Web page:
Booby Traps and Land Mines, Part II: In Case You Were Curious


boobytrapI spent some more time reading through the journal I found yesterday. I say “journal” and some might think it was some leather bound volume with carefully lined pages, but really, it’s just a 70-page spiral notebook I wrote in during that time period.  The entries begin on September 16, 1993 and end on January 2, 1994. Here’s a very small sampling of excerpts.

On September 21, 1993, approximately six months after caving to the pressures of the LDS community in which I lived, I copied Isaiah 49:21 into my journal. 

“Then shalt thou say in thine heart: Who hath begotten me these, seeing as I have lost my children and am desolate, a captive, and removing to and fro?”

I go on to say, “I am very sad today about Bear (my nickname for my relinquished daughter). Yesterday wasn’t much better. I miss her so much. I miss my little baby girl.  I know the [insert her adopted parents’ last name here] will take good care of her and will raise her correctly, but I still miss her. It never goes away, this missing her. ”

A few days later, I copy the verses from Isaiah 49:15-16 into my journal.

Can a woman forget her sucking child, that she should not have compassion on the son of her womb? yea, they may forget, yet will I not forget thee. Behold, I have graven thee upon the palms of my hands. . . .”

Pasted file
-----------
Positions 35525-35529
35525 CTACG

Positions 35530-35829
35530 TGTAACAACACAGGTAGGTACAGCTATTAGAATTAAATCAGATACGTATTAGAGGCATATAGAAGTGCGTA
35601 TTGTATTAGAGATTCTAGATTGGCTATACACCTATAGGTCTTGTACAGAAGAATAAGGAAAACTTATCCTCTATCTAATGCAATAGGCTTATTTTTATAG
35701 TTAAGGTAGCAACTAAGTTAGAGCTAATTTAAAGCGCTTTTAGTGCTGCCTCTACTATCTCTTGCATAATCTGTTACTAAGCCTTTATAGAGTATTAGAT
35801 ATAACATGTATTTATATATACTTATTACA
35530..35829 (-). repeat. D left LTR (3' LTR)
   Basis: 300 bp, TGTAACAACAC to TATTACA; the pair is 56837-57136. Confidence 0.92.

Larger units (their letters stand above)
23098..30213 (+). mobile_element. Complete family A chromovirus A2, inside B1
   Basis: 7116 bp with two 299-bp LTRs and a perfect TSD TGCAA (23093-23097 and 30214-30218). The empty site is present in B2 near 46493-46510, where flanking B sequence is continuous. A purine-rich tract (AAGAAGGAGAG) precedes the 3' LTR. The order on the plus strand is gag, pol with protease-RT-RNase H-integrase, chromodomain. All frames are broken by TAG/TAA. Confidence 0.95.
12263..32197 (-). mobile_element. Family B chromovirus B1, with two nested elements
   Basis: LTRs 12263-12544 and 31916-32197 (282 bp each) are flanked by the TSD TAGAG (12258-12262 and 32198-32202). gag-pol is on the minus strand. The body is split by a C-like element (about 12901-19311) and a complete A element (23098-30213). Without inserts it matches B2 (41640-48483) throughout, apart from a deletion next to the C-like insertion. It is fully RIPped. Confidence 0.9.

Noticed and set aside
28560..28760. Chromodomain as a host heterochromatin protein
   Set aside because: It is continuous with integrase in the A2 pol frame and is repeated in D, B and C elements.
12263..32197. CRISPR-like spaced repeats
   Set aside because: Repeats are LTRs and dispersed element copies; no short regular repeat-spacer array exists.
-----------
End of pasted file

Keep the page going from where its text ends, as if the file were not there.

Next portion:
On October 4, I write, “I got up and cleaned for the first time in a week this morning. I am so sad about all the choices I have made, all the stupid, stupid, stupid things I’ve done, primarily letting Bear go, even if I did it because I thought she deserved better than me. I am filled with pain. I  suppose this feeling will eventually lessen somewhat. I am told it will but I don’t know how I am supposed to get over her.”

October 20, 1994: “I haven’t talked to Bishop F.* in over two weeks but I am going to go stop by his office today to see him. Hopefully I can make it through our chat without crying the entire time. It seems that his office has become my “crying place.” Do I have a ‘laughin’ place’ like Uncle Remus says we all have? I can’t think of one because any time I stop long enough to be still, I cry. It’s been nearly six months and I still cry every day over my Bear. Bishop F. keeps telling me I will be blessed for my sacrifice. He says Bear is happy with the [adoptive family], happier than I could have possibly made her trying to raise her on my own.”  (*Bishop F. is the former LDS social worker, then religion teacher, and LDS bishop who facilitated the adoption of my daughter by his neighbors.)

October 26th, my 21st birthday: “[On Sunday], Sister C. was sitting in Sunday School with her little baby and it made me cry. My arms ached for my child, they hurt. My heart hurt. My head hurt.  I wanted so much just to take him in my arms and rock him. My sweet Bear, oh how I miss you.”